Wednesday, September 26, 2018-
Capturing the War- World War I marked the first time photography was an assigned official function of the U.S military. The men of the U.S. Army Signal Corps who performed the task were documenting history as they often risked their own lives in doing so.
In July 1917 the U.S. Army Signal Corps established a Photographic Section responsible for ground and aerial photography at home and abroad. Signalmen began documenting the war aboard the Baltic ocean liner, taking still and motion pictures of American Expeditionary Forces Commander John J. Pershing and his command staff as they sailed from America to France.
The Army controlled all combat photography. Civilian photographers were not permitted to operate within the zone of the American Expeditionary Forces in Europe. A photographic unit served with each division and consisted of one motion-picture operator, one still photographer, and their assistants. Each army and corps headquarters had a photo unit of one officer and six men.
Photographic units also served with such private agencies as the American Red Cross and the Young Men’s Christian Association (YMCA) to document their activities.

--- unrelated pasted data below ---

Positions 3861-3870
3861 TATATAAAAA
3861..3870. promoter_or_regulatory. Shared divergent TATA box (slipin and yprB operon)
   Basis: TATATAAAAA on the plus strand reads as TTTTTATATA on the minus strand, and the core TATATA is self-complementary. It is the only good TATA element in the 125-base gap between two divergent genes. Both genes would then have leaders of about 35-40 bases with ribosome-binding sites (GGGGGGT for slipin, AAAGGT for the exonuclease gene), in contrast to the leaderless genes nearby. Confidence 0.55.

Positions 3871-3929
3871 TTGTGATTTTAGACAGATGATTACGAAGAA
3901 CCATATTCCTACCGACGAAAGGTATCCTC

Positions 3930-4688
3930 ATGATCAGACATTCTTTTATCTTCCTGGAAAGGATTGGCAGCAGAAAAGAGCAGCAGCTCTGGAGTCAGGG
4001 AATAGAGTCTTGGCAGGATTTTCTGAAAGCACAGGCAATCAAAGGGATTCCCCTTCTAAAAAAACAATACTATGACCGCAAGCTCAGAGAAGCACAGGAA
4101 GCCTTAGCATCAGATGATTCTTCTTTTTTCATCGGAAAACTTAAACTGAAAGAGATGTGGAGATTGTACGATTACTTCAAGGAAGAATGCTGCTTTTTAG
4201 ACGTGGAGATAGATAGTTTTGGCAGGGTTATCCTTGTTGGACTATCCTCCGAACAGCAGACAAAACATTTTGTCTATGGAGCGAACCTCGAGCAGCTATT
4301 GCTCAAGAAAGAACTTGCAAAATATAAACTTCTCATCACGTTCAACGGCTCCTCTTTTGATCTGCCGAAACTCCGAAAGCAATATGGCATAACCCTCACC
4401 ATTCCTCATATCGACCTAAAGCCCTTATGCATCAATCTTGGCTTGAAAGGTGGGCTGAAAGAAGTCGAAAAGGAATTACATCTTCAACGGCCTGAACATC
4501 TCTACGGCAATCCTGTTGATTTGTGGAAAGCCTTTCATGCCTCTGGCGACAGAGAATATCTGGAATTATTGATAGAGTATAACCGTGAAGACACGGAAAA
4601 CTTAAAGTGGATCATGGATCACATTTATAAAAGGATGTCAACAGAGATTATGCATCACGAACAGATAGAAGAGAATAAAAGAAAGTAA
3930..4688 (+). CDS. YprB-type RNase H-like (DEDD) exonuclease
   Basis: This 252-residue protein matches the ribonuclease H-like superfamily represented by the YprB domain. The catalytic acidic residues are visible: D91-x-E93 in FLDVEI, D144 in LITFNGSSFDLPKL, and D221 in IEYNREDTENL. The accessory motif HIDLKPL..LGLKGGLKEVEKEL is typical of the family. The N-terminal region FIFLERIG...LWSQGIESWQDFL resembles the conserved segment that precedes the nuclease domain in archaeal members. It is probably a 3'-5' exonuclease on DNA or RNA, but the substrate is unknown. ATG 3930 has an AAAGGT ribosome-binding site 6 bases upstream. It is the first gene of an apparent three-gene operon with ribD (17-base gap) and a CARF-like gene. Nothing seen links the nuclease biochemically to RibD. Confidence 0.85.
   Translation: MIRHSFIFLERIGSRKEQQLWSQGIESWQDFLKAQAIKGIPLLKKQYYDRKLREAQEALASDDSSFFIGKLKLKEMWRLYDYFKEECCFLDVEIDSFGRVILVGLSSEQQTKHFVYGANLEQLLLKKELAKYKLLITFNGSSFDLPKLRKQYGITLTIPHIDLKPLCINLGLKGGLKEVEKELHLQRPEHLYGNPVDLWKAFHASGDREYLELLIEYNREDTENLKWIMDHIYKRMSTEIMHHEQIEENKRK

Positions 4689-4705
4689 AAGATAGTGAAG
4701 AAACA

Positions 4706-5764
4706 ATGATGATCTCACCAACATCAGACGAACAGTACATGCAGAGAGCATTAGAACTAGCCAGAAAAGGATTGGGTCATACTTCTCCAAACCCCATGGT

Photographic technology had progressed considerably since the first days of the medium in the late 1800’s. A combat photographer in World War I could develop a picture in fifteen minutes using a portable darkroom.
By November of 1918, the Signal Corps had taken approximately 30,000 still pictures and 750,000 feet of motion pictures that were used for training, propaganda, and historical purposes. Wartime censorship kept the public from seeing the most graphic images of war. The Signal Corps’ invaluable photographic collection resides today with the National Archives and Records Administration.
(Sources: National Archives and Records Administration, U.S. Army Center of Military History)